Third Punic War Battles > Battle of Lake Tunis

Battle of Lake Tunis

Punic Wars - Punic Wars DecorationBattle of Lake TunisPart of the Third Punic WarDateJuly 149 BCLocationLake of Tunis, TunisiaResultCarthaginian victoryBelligerentsSpqrstone.jpg Roman RepublicCarthage standard.svg CarthageCommanders and leadersSpqrstone.jpg Lucius Marcius CensoriusSpqrstone.jpg Manius ManiliusSpqrstone.jpg Scipio AemilianusCarthage standard.svg Himilco PhameasStrengthover 6000 menunknownCasualties and lossesat least 500 menmost of the Roman fleetunknown (light)


The Battle of Lake Tunis was a naval battle of the Third Punic War that was fought between the Carthaginians and the Roman Republic in 149 BC. The Romans sent two consuls, Manius Manilus and Lucius Marcius Censorinus who landed at two separate points around the city of Carthage. Manilius established his camp on the isthmus leading to Carthage facing the citadel of Byrsa, while Censorinus established his across from the western wall of Carthage, on Lake Tunis.

The Roman siege plan was to have Manilius fill in the ditch on the southern wall and then scale them and siege the city. On the western wall siege ladders would be raised as well was from the decks of Roman ships. Encamped on the other side of Lake Tunis was the Carthaginian general named Hasdrubal the Boetharch. Worried about a surprise attack from the Carthaginians, the Romans decided to fortify their military encampments with additional defenses. (Appian, 97)

Manilius planned to fill the ditch facing the southern wall and from there scale it, while Censorinus intended to raise ladders to the western wall from the ground and the decks of the ships. Two initial assaults were enacted, with the consuls thinking the Carthaginians were without arms, but they were surprised to find the citizens re-armed and were subsequently repelled on both attempts. Fearing the approach of Hasdrubal the Boetharch, who was encamped on the other side of Lake Tunis, both consuls fortified their camps.[Appian 1]


After fortifying his camp, Censorinus dispatched his men to gather timber from the far side of Lake Tunis, intending to build new siege engines. The Carthaginian cavalry commander Himilco Phameas, seizing on this opportunity, raided the workers as they gathered timber, resulting in a loss of 500 men and a great deal of tools for constructing siege works. Nevertheless, Censorinus acquired sufficient timber to create siege engines and ladders, and he and Manilius launched another attack on the city in concert, which was again repulsed.[Appian 2]Manilius decided against launching another assault on the walls from the isthmus, but Censorinus, having filled up parts of the lake to provide room, constructed two battering rams, one for his fleet and another supported by 6000 infantry. In the subsequent assault on the walls from Lake Tunis, Censorinus' troops managed to breach Carthage's wall before being driven off by the defenders, who hastily began repairing the breach. Fearing a second assault, the Carthaginians sallied from the unrepaired wall that evening and assaulted the camp on Lake Tunis, torching a great deal of the Roman siege engines.[Appian 3]The next day, the Roman troops attempted to break through the gap in the wall, though Scipio Aemilianus, then serving as military tribune under Censorinus refused to enter and held his troops in reserve, instead spacing them at regular intervals along the wall. While Aemilianus' troops avoided the battle, the other troops were met by staunch resistance from the Carthaginians fighting back in the gap, and the Roman troops suffered heavy casualties as the defenders attacked from the broken wall.[Appian 4]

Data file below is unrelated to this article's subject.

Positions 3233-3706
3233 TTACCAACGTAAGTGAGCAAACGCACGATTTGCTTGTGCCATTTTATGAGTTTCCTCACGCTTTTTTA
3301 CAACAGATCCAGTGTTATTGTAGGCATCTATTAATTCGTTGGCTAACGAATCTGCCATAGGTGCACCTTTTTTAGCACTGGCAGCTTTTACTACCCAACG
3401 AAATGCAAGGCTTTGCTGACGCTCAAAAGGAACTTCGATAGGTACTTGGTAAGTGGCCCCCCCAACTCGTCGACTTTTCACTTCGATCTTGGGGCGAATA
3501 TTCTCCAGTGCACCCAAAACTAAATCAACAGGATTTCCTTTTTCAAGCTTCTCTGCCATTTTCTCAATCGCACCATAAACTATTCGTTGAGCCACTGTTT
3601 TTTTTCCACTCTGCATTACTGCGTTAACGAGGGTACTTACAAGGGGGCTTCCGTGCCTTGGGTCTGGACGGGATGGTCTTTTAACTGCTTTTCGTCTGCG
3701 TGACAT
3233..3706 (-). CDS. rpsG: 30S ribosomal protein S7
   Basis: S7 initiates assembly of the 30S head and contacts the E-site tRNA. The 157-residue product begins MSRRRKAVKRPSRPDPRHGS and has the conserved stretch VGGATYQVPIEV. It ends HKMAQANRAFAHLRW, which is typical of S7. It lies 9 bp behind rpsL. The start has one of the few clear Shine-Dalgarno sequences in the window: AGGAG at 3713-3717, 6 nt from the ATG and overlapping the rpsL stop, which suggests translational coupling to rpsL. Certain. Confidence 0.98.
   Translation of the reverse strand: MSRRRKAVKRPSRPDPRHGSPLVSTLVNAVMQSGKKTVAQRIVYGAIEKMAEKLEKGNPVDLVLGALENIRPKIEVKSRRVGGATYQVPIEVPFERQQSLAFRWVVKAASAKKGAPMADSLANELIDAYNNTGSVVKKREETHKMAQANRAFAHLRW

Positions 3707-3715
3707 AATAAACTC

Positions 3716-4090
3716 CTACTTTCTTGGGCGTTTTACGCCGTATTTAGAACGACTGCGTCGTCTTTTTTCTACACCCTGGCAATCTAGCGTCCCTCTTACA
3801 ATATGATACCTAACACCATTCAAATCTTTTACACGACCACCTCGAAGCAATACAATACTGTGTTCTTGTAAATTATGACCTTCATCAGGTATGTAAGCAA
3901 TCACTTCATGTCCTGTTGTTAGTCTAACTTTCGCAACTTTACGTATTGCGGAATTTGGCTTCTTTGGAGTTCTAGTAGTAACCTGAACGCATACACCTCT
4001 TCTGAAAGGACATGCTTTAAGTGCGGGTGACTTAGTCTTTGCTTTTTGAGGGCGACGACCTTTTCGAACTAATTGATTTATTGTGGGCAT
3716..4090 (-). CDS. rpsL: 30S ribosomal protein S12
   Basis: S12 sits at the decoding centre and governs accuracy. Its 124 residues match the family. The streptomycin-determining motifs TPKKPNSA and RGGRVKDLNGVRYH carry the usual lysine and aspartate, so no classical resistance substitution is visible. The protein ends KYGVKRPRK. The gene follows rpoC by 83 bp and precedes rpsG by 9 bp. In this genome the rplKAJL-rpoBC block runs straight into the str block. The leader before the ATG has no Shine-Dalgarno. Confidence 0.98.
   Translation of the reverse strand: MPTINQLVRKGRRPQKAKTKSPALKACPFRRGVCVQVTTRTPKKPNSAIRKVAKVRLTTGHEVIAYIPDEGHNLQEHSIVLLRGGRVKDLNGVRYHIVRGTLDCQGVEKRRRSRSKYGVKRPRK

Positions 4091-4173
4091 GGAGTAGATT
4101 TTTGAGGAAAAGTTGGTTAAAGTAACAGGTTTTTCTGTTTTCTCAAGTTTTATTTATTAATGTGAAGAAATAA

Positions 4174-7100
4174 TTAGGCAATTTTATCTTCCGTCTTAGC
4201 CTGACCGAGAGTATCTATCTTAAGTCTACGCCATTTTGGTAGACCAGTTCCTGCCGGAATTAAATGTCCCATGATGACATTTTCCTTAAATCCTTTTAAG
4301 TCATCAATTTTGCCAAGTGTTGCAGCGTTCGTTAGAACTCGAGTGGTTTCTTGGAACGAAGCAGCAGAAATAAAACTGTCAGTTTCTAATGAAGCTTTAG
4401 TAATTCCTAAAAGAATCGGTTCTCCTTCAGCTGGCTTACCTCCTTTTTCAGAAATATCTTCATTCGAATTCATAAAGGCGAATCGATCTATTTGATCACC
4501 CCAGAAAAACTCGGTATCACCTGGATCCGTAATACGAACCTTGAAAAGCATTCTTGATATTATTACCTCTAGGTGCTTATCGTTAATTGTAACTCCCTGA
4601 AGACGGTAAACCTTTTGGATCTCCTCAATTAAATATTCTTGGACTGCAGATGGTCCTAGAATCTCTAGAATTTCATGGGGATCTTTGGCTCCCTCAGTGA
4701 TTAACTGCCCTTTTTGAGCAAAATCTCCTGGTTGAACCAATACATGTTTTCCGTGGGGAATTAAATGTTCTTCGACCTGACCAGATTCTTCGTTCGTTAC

Around 27 July - at the appearance of Sirius on the horizon at sunrise - Censorinus faced an epidemic in his ranks, having kept his troops on stagnant water with poor airflow from the sea over Carthage's walls. Accordingly, Censorinus relocated his camp to a site on the shore of the sea.The Carthaginians, noting the movement of the Roman fleet, constructed fire ships in their harbour and launched them along the coastline when the Roman fleet came into view. The resulting fire attack destroyed most of the Roman fleet, and substantially set back the Roman assault. Shortly afterwards, Censorinus returned to Rome to conduct elections, and the attacks on Manilius increased in intensity.[Appian 5]


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Primary Sources

Appian of Alexandria, Roman History, "Punica"

Appian, Punica 97

Appian, Punica 97

Appian, Punica 98

Appian, Punica 98

Appian, Punica 99

Secondary Sources

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